In 1817 John C. Calhoun represented South Carolina in the U.S. House. Later in the year he was appointed Secretary of War by President
  James Monroe. [NHC note]
  “Abridgment of Debates of Congress,” v, p. 706. [Footnote in Turner, Frontier, 1920]
have in addition to this a recurrence of the process of evolution in each western area reached in the
process of expansion. Thus American development has exhibited not merely advance along a single
line, but a return to primitive conditions on a continually advancing frontier line, and a new
development for that area.
American social development has                                                                   Library of Congress
been continually beginning over
again on the frontier. This perennial
rebirth, this fluidity of American
life, this expansion westward with
its new opportunities, its
continuous touch with the
simplicity of primitive society,
furnish the forces dominating
American character. The true point
of view in the history of this nation
is not the Atlantic coast, it is the
Great West. Even the slavery
struggle, which is made so
exclusive an object of attention by
writers like Professor von Holst,2
occupies its important place in            Map showing the position of the center of population at the close of each
American history because of its                decade from 1790 to 1890, in Gannett, Statistical Atlas of the United
                                                      States, based upon the results of the eleventh census, 1898
relation to westward expansion.
      In this advance, the frontier is the outer edge of the wave  the meeting point between savagery
and civilization. Much has been written about the frontier from the point of view of border warfare and
the chase, but as a field for the serious study of the economist and the historian it has been neglected.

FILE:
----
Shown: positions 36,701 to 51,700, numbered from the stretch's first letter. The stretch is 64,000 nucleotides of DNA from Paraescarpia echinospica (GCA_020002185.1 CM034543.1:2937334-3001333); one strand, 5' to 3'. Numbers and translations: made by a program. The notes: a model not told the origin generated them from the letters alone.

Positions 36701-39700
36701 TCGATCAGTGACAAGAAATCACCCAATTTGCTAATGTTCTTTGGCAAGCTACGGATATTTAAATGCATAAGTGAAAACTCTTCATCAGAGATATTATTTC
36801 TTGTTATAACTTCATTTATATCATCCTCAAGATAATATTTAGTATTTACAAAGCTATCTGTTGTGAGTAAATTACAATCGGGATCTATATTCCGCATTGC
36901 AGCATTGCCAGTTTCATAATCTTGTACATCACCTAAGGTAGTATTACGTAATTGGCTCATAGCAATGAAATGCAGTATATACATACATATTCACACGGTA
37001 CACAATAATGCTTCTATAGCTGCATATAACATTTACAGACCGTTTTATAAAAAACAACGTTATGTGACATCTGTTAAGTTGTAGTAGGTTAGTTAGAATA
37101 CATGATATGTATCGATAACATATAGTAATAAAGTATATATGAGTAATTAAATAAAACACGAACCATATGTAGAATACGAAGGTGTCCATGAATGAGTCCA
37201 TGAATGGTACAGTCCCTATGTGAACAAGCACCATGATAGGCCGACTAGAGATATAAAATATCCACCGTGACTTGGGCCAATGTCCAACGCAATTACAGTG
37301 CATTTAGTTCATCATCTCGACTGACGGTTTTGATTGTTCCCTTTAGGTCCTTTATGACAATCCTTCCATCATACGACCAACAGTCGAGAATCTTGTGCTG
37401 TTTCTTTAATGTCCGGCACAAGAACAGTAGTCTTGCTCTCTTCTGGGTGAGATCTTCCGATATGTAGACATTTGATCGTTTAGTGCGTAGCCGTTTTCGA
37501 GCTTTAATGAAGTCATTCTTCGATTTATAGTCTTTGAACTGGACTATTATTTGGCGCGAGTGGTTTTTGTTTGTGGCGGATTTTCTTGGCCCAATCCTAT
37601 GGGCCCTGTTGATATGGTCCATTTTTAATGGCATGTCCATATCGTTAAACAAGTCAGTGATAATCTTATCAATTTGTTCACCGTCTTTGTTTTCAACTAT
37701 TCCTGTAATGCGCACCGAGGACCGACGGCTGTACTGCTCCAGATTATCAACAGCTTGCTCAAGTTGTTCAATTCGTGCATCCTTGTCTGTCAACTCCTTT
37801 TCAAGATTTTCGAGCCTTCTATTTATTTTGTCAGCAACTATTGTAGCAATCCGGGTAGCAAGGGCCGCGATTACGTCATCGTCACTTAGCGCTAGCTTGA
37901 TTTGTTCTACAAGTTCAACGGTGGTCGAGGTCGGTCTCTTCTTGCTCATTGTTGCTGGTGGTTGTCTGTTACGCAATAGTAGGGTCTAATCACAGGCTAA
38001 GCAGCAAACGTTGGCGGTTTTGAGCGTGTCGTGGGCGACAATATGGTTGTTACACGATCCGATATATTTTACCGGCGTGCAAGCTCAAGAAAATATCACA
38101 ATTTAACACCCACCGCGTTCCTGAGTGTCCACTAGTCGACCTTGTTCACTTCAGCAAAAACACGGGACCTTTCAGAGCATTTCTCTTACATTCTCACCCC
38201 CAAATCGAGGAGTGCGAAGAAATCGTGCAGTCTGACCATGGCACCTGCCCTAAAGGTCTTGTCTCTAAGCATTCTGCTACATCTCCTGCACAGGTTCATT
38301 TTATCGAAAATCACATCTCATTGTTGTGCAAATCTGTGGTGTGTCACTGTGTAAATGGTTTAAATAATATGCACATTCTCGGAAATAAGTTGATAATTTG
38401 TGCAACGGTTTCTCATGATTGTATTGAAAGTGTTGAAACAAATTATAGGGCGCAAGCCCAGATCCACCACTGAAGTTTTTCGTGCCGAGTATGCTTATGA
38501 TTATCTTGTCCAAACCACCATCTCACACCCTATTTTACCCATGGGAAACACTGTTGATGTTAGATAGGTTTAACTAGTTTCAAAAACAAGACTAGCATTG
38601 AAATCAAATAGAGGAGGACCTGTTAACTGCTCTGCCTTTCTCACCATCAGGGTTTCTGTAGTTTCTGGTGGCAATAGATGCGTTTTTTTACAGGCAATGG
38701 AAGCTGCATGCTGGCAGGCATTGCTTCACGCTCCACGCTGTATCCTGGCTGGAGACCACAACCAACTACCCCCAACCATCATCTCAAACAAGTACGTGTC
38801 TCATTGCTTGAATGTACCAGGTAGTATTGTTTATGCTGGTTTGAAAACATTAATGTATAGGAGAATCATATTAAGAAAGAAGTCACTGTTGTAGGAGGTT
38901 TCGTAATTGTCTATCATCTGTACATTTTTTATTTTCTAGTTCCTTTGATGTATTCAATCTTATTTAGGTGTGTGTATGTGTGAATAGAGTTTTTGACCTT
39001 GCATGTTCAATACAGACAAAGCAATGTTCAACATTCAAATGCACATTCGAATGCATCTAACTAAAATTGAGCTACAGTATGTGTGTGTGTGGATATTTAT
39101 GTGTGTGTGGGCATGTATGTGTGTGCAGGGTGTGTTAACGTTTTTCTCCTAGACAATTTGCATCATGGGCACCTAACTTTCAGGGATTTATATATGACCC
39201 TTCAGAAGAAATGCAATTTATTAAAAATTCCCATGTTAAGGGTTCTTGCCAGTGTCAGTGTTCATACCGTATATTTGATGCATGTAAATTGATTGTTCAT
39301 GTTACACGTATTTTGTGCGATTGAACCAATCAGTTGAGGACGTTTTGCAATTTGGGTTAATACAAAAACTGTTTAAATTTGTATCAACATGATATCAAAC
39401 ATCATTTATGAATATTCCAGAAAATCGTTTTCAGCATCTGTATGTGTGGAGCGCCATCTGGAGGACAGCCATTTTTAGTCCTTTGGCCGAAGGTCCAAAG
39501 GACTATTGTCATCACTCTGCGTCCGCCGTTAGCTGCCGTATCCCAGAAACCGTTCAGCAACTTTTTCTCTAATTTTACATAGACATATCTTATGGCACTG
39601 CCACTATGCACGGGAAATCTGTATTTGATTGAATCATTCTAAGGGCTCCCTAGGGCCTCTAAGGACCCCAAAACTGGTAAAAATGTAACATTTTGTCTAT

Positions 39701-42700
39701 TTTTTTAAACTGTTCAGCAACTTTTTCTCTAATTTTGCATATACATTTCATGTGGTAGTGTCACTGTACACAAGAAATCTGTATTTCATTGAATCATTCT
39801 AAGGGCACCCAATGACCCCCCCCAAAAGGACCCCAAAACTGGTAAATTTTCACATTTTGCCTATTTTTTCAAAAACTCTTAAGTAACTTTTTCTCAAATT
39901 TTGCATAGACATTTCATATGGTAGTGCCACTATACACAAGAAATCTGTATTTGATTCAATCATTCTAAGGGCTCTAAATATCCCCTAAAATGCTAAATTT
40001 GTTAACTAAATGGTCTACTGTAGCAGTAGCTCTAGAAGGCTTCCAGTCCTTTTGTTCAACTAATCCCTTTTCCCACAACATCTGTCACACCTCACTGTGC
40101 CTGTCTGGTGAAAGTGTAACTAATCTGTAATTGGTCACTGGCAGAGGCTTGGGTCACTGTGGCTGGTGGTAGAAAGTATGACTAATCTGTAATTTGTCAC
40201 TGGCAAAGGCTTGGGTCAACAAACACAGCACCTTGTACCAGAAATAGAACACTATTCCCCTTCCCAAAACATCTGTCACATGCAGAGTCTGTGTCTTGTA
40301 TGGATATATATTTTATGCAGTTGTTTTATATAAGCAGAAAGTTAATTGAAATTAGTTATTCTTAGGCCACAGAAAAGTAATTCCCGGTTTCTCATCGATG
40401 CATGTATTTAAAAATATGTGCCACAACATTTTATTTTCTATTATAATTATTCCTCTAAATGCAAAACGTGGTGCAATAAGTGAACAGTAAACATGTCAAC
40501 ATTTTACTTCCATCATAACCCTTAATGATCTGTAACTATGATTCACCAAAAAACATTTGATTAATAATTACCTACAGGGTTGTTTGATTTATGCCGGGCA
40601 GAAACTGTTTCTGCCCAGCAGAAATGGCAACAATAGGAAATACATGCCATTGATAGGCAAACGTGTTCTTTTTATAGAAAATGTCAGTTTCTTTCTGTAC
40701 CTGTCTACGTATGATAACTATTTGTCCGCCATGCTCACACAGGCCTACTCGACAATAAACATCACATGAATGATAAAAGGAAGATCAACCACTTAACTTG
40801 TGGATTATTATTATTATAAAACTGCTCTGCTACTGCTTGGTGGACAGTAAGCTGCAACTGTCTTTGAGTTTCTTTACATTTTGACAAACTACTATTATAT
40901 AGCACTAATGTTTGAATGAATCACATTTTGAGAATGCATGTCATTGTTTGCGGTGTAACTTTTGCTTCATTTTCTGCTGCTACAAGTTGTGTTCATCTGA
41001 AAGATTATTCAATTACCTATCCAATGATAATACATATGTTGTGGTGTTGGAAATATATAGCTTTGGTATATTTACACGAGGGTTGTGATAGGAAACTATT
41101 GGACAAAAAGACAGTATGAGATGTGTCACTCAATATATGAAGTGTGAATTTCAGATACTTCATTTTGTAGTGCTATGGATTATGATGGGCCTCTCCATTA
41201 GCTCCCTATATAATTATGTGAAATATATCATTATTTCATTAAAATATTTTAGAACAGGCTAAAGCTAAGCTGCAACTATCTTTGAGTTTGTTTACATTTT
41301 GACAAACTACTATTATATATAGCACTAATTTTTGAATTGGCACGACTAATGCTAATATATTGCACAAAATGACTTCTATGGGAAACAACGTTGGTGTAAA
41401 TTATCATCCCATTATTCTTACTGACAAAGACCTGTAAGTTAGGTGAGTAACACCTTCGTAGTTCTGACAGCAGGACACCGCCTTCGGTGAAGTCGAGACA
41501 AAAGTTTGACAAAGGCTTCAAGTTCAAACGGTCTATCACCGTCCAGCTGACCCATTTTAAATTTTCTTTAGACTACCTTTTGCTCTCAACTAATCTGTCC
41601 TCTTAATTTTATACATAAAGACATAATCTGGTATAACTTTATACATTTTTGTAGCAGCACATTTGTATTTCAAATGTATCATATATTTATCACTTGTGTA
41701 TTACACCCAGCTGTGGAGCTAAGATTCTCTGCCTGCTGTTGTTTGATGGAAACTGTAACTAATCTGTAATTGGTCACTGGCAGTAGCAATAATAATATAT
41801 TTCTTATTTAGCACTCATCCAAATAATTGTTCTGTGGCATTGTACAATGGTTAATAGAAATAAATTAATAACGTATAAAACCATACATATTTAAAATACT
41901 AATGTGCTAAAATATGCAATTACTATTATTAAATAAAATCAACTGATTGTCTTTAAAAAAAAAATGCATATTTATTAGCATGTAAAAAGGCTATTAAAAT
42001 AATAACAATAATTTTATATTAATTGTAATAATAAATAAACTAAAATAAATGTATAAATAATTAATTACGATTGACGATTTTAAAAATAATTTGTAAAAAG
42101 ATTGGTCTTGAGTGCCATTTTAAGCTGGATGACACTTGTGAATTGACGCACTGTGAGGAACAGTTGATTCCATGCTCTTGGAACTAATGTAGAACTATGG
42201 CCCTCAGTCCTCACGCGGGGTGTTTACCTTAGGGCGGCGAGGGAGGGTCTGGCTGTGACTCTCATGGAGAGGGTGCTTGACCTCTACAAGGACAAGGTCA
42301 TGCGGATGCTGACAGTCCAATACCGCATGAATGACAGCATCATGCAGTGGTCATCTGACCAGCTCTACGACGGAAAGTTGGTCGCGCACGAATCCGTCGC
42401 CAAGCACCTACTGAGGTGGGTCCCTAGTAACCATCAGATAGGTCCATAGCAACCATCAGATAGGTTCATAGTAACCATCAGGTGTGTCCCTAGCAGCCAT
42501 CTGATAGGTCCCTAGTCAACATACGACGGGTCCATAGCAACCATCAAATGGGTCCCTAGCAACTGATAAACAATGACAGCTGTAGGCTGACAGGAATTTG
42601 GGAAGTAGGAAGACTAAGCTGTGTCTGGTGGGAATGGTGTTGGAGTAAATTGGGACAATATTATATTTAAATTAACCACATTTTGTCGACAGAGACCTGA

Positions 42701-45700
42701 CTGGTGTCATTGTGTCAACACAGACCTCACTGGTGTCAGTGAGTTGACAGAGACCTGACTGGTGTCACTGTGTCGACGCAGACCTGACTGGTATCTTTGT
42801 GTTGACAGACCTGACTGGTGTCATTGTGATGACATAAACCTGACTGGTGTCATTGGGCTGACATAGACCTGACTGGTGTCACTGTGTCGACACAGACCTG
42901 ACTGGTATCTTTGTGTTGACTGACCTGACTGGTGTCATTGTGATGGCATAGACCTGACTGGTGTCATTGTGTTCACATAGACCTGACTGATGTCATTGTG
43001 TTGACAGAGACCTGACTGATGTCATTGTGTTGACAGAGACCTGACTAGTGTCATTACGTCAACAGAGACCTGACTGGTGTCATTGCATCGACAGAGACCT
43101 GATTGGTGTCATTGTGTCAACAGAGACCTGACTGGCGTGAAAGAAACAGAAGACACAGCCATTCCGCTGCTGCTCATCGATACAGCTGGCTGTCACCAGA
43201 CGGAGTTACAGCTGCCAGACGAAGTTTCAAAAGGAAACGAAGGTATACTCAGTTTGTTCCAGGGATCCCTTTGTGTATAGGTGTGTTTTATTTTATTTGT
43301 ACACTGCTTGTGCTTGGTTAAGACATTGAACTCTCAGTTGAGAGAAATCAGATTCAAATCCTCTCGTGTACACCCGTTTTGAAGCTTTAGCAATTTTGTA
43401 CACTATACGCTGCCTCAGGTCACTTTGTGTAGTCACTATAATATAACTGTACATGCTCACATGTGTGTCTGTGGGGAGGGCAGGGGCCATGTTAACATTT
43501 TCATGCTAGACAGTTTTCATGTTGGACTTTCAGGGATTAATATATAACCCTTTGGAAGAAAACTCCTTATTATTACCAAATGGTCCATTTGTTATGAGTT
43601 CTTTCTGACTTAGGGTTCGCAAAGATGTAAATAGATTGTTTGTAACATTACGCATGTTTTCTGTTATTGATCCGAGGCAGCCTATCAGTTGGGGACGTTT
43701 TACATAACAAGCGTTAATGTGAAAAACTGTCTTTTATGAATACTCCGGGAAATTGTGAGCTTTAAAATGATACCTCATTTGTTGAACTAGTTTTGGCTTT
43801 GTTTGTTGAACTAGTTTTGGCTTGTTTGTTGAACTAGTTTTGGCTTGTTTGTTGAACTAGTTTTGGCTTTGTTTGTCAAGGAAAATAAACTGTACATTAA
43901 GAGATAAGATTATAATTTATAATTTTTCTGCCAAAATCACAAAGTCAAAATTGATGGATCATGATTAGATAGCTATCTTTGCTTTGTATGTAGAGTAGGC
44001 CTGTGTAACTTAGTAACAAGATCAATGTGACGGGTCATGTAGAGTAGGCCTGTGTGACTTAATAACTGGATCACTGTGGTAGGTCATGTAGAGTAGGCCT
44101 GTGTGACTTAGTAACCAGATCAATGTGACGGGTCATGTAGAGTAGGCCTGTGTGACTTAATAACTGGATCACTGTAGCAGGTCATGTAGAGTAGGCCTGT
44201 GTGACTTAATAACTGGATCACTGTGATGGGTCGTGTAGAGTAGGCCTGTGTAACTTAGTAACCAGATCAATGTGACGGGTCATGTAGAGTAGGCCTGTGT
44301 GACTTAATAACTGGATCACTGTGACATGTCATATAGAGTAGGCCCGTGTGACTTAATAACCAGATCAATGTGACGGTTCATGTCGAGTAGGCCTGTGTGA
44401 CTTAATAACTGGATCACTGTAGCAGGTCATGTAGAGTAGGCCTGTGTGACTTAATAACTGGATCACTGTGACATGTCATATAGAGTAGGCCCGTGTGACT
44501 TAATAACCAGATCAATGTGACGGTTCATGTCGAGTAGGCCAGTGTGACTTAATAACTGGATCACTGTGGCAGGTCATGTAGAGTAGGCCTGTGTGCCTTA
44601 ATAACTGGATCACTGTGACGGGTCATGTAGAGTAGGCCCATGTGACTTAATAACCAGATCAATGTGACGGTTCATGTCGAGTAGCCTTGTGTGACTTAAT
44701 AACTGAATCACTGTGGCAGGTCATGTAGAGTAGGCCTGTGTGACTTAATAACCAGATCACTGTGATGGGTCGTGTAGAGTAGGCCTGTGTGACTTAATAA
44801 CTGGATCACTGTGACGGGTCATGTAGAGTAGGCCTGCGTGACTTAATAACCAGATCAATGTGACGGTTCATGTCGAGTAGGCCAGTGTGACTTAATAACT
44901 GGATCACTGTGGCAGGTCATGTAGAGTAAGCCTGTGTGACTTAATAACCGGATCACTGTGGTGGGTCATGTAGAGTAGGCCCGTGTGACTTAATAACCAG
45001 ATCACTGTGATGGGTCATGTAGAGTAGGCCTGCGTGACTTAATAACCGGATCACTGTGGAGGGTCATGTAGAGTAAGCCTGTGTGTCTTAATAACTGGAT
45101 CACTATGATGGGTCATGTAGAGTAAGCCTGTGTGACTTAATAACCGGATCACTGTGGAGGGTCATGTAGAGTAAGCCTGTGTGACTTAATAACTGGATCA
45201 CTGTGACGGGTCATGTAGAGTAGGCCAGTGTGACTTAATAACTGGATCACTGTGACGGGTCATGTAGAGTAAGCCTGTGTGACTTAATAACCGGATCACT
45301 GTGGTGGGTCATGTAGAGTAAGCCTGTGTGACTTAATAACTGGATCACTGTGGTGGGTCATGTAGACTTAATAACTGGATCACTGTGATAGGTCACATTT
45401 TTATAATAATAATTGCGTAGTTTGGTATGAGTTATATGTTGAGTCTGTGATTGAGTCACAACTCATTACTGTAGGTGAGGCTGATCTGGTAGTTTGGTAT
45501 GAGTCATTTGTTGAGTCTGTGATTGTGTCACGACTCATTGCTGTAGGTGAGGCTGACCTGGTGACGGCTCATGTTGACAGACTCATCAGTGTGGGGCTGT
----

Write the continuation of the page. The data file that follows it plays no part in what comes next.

The American frontier is sharply distinguished from the European frontier  a fortified
boundary line running through dense populations. The most significant thing about the American
frontier is, that it lies at the hither edge of free land. In the census reports it is treated as the margin of
that settlement which has a density of two or more to the square mile. The term is an elastic one, and
for our purposes does not need sharp definition. We shall consider the whole frontier belt, including
the Indian country and the outer margin of the “settled area” of the census reports. This paper will
make no attempt to treat the subject exhaustively; its aim is simply to call attention to the frontier as a
fertile field for investigation, and to suggest some of the problems which arise in connection with it.
       In the settlement of America we have to observe how European life entered the continent, and
how America modified and developed that life and reacted on Europe. Our early history is the study of
European germs developing in an American environment. Too exclusive attention has been paid by
institutional students to the Germanic origins, too little to the American factors. The frontier is the line
of most rapid and effective Americanization. The wilderness masters the colonist. It finds him a
European in dress, industries, tools, modes of travel, and thought. It takes him from the railroad car and
puts him in the birch canoe. It strips off the garments of civilization and arrays him in the hunting shirt
and the moccasin. It puts him in the log cabin of the Cherokee and Iroquois and runs an Indian palisade
around him. Before long he has gone to planting Indian corn and plowing with a sharp stick, he shouts
the war cry and takes the scalp in orthodox Indian fashion. In short, at the frontier the environment is at
first too strong for the man. He must accept the conditions which it furnishes, or perish, and so he fits
himself into the Indian clearings and follows the Indian trails. Little by little he transforms the
    Hermann von Holst, German historian, author of Constitutional and Political History of the United States, 1873-91. [NHC note]
wilderness, but the outcome is not the old Europe, not simply the development of Germanic germs, any
more than the first phenomenon was a case of reversion to the Germanic mark. The fact is, that here is
a new product that is American. At first, the frontier was the Atlantic coast. It was the frontier of
Europe in a very real sense. Moving westward, the frontier became more and more American. As
successive terminal moraines result from successive glaciations,3 so each frontier leaves its traces